Beer Matters

Figuratively Speaking

Since I’ve been writing about beer I tend to receive rather a lot of information on the subject: press releases, newsletters and invitations drop daily into the Bibendus inbox, brochures and magazines come through the letterbox - I even get free samples occasionally! A recent arrival was the Beer and Pub Association’s “Statistical Handbook 2012”. It contains 136 pages, mostly filled with rather daunting tables of figures, but one or two statistics may be of interest.

The Czech Republic is still the world’s most prolific beer drinking nation with an average of 144 litres per head in 2010. Germany (107) and Austria (106) were the runners-up. At 74 litres * we are well down the list behind Poland, Ireland, Lithuania, Finland, Australia, the USA (a surprising 82 litres - I wonder how much of that is down to “craft” beer drinkers and how much to Homer Simpson and his buddies knocking back the fizzy yellow stuff), Slovenia, Slovakia, Luxembourg and Romania. The biggest beer producer is China with 445.6 million hectolitres, although that only amounts to 33 litres per person.

The alarming rate of pub closures, to which I referred last time, is borne out by the statistics: the total number of “on” licences in England and Wales was down from 116,937 in 2010 to 103,887 in 2011 (this includes restaurants as well as pubs). Figures for earlier years are broken down by type of establishment, with pub numbers showing a gradual increase from around 65,000 in 1970 to 82,000 in 2003, since when they have been in decline. (Restaurant licences more than trebled over the same period, while the number of “off” licences rose from 28,000 to 49,000 and has remained at that level for the last few years.) Pub ownership by brewers has declined from 71% in 1980 to 17% in 2011.

Looking at regional beer prices, I was perplexed to discover that part of this fair land of ours is now apparently called “Harwest”. Search engines failed to enlighten me as to which part that might be but then I noticed another region was “Granada”, which I had hitherto believed to be in Spain, whereupon I eventually concluded that they must be television regions (not having possessed a TV set for some years, I am not up to date with these things). The average national “on licence” price of a pint last year was £2.86 compared with just £1.16 in the off trade. No wonder more people are drinking at home.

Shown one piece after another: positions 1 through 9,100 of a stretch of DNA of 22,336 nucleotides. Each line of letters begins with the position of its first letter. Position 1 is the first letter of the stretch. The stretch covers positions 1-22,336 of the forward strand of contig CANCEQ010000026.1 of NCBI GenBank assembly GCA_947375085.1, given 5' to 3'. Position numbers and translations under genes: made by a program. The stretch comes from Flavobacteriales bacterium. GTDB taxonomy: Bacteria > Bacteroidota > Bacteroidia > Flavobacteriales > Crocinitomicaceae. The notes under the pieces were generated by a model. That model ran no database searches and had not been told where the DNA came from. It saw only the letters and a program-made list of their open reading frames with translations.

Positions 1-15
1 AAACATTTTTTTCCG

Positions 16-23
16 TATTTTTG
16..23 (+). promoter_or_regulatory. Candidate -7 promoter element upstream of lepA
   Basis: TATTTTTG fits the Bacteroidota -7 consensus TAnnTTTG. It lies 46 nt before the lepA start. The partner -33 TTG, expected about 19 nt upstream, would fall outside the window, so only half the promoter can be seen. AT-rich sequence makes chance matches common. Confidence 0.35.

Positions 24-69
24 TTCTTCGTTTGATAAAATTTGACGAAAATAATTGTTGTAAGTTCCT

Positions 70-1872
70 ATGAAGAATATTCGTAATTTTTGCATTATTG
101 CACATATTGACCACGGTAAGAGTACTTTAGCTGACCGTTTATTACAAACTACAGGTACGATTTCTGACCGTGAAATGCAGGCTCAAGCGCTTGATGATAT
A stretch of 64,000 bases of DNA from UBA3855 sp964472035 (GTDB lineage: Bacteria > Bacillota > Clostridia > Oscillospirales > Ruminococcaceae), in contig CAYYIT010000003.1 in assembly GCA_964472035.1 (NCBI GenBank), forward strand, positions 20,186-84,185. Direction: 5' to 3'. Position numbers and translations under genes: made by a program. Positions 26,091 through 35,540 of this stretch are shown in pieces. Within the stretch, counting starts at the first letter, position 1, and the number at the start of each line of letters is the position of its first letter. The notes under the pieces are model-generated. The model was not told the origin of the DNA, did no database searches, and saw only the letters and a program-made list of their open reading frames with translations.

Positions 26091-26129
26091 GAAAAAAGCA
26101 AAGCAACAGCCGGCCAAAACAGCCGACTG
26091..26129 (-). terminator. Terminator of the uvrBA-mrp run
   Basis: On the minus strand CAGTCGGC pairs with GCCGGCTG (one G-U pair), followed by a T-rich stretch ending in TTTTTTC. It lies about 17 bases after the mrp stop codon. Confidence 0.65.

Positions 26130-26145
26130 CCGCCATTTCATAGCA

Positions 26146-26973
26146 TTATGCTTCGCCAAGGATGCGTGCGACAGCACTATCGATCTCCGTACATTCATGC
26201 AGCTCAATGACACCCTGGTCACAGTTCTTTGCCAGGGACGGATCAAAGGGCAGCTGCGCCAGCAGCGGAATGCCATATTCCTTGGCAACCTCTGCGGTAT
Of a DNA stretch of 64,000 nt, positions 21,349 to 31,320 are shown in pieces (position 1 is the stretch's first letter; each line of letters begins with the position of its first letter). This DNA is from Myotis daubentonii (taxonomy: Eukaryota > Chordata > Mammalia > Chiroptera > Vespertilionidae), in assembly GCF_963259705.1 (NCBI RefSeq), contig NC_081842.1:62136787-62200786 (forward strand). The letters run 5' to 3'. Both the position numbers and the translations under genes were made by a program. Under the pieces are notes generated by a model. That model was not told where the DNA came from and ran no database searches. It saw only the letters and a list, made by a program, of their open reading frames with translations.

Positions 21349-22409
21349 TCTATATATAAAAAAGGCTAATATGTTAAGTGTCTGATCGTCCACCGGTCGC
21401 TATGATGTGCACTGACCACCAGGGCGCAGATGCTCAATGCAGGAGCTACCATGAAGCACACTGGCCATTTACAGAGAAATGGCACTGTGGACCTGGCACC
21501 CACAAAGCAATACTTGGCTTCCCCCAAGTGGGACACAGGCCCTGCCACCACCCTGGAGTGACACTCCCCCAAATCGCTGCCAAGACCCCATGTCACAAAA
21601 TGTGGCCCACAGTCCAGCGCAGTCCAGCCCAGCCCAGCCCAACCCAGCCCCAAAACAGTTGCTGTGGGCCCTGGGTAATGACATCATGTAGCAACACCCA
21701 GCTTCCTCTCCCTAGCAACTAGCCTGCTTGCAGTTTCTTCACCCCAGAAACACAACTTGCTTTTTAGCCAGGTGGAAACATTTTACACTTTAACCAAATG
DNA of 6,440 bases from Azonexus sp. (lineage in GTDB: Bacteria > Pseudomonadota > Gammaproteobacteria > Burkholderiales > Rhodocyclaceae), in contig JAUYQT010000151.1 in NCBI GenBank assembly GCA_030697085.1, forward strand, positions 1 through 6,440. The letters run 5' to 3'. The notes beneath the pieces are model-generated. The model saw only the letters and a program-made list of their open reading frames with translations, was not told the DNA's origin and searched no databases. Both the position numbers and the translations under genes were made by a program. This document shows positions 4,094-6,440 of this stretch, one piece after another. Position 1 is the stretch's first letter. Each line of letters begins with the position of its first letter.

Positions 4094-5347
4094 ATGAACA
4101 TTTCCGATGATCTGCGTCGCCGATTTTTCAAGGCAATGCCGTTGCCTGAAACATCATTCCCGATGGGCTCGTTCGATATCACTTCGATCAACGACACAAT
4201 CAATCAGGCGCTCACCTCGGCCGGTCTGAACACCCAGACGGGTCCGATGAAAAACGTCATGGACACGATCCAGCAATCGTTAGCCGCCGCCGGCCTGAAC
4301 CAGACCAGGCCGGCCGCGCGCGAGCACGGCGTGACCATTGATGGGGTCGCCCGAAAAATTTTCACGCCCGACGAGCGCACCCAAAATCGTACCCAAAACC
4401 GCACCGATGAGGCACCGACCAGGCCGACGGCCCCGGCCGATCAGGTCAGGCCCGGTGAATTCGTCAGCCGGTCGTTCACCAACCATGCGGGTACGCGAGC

It came as no surprise that the UK has the second highest rate of beer duty in the EU at 55.4p per pint (Finland has the highest rate at 69.8p and Romania the lowest at 4.1p). Meanwhile the “beer duty escalator” remains in place. If you haven’t yet signed the petition, please consider doing so.

* A rough calculation indicates that Mrs Bibendus and I each drink at least 8 times that amount, so some people clearly aren’t pulling their weight.


Enough of statistics. I have recently returned from Madeira and, whilst that island has much to commend it (spectacular scenery, exhilarating walks, fresh seafood and of course Madeira wine), it is scarcely a beer drinkers’ paradise. Coral lager, brewed on the island, is ubiquitous; even ice cream vans sell it, as I fortuitously discovered at the end of a long, hot walk (but the bars sell ice cream so quid pro quo). Mainland Portuguese beers such as Super Bock and Sagres (familiar to anyone who patronises Nando’s) are not uncommon. But should you happen to visit Funchal, do try the Beer House on the harbour. Their home-brewed wheat beer is most refreshing and also goes rather well with seafood (the food is excellent too, although not cheap).

[You may of heard of the outbreak of Dengue fever in Madeira. Fortunately I managed to avoid it, unlike another well-known ringer who was there the week before. Get well soon, Sheila, and remember Uncle Max’s advice: a couple of pints will do you the world of good.]

Maximus Bibendus

Reproduced by kind permission of The Ringing World.

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